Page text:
Opcije pristupačnosti Pristupačnost

Robustness of steel/composite structures in fire




Professor Ian Burgess

Department of Civil & Structural Engineering
University of Sheffield, UK
Email: ian.burgess@sheffield.ac.uk

Ian Burgess gained his first degree at the University of Cambridge, and his doctorate at University College London. His doctoral research work was carried out in the Structural Stability Research Group led by Professor Henry Chilver, on the general stability theory of one-way buckling systems such as reactor pressure vessel linings. Having assumed for the subsequent 35 years that this had been a tremendously absorbing research backwater, he discovered a revival of interest in the subject, led by problems with the buckling of petrochemical pipeline linings. During a two-year NRC fellowship at McMaster University in Canada he became interested in dynamic instability phenomena, and worked in the theory of flutter instability in aero-elastic systems. On returning to the United Kingdom to work at the University of Sheffield he identified that this phenomenon, usually associated with fluid-structure interaction, was a cause of the directional instability of slender piles driven into soft soils, and developed a theory to predict its occurrence.

In the mid-1980s he began a very fruitful and enduring collaboration with Roger Plank (now retired as Head of the Architecture Department at Sheffield) in developing numerical techniques for modelling of the behaviour of steel and composite elements in fire. A finite element approach developed progressively from 1990 as the emphasis gradually shifted from members in isolation towards the performance of whole steel and composite framed building structures and sub-frames. The current Vulcan software is capable of non-linear modelling of 3-dimensional composite buildings as temperature distributions develop through the cross-sections of both beam-columns and slabs. The series of full-scale fire tests on the multi-storey building at Cardington were a vital ingredient in the development of the software, and in understanding the complex interactions which take place in fire. Vulcan is still being developed by the research group, but a designers’ version with an interactive graphical interface is now marketed by a group of the original developers, Vulcan Solutions Ltd. This is now used in performance-based structural fire engineering design by some UK consultants, and was the winner of two British Computer Society national awards in 2005.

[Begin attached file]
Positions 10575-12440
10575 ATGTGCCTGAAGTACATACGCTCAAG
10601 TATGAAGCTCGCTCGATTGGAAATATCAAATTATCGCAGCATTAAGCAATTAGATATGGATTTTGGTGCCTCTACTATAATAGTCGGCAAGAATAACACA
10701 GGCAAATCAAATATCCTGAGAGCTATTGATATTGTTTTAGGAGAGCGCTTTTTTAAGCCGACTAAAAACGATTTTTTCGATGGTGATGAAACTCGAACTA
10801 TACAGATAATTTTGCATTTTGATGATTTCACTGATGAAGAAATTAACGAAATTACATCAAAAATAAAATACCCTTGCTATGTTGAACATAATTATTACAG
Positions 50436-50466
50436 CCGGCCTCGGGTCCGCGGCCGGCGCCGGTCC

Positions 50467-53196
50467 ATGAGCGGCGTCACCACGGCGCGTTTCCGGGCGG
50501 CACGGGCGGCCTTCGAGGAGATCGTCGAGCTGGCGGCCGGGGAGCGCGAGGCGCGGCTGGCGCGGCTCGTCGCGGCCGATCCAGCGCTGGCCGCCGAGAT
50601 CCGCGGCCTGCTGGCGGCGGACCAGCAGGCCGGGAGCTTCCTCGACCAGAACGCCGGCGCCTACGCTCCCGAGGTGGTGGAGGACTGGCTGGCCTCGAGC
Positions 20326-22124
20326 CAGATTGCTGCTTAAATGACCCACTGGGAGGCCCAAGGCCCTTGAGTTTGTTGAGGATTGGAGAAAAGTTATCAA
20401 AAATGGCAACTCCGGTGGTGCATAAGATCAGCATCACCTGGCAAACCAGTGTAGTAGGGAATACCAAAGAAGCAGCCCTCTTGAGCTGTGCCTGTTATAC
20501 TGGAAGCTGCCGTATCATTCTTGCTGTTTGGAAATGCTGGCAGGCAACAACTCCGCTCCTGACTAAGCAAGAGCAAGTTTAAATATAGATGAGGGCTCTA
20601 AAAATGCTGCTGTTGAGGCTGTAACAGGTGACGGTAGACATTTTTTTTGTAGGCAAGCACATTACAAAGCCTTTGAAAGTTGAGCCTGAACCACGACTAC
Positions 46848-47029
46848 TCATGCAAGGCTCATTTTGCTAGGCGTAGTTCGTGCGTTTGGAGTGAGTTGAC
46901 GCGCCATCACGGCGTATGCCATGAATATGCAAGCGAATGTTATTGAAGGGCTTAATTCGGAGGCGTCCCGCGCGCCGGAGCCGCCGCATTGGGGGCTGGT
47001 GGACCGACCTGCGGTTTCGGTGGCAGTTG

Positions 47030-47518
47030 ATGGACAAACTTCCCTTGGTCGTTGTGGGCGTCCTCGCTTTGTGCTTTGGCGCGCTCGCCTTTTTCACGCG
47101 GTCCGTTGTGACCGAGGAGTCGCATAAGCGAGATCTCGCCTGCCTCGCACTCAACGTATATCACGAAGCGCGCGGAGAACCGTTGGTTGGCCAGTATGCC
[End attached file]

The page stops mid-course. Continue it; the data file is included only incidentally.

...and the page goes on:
The main thrust of the research remains in numerical modelling, but some very successful experimental work has been done at Sheffield in developing a component approach to connection modelling for fire conditions. The most important current theme of the research group, after the tragic events of 11 September 2001, concerns the robustness of connections in fire and the avoidance of progressive collapse of buildings in fire.

The research has been funded mainly by the EPSRC, but has also attracted funding from industry, the EU, and other government agencies. So far the research programme on fire has 30 PhD and 3 MPhil graduates and has generated more than 250 publications. Two companion papers, published in the ASCE Journal of Structural Engineering, were awarded the Raymond C Reese Prize in 2005. Two other papers (1996 and 2010) were given Henry Adams Awards by the Institution of Structural Engineers. 

Ian has also been heavily involved in two recent European network projects aimed at spreading knowledge of performance-based fire engineering across the countries of the EU, and runs the UK’s Steel in Fire Forum which has met twice per year for the past two decades.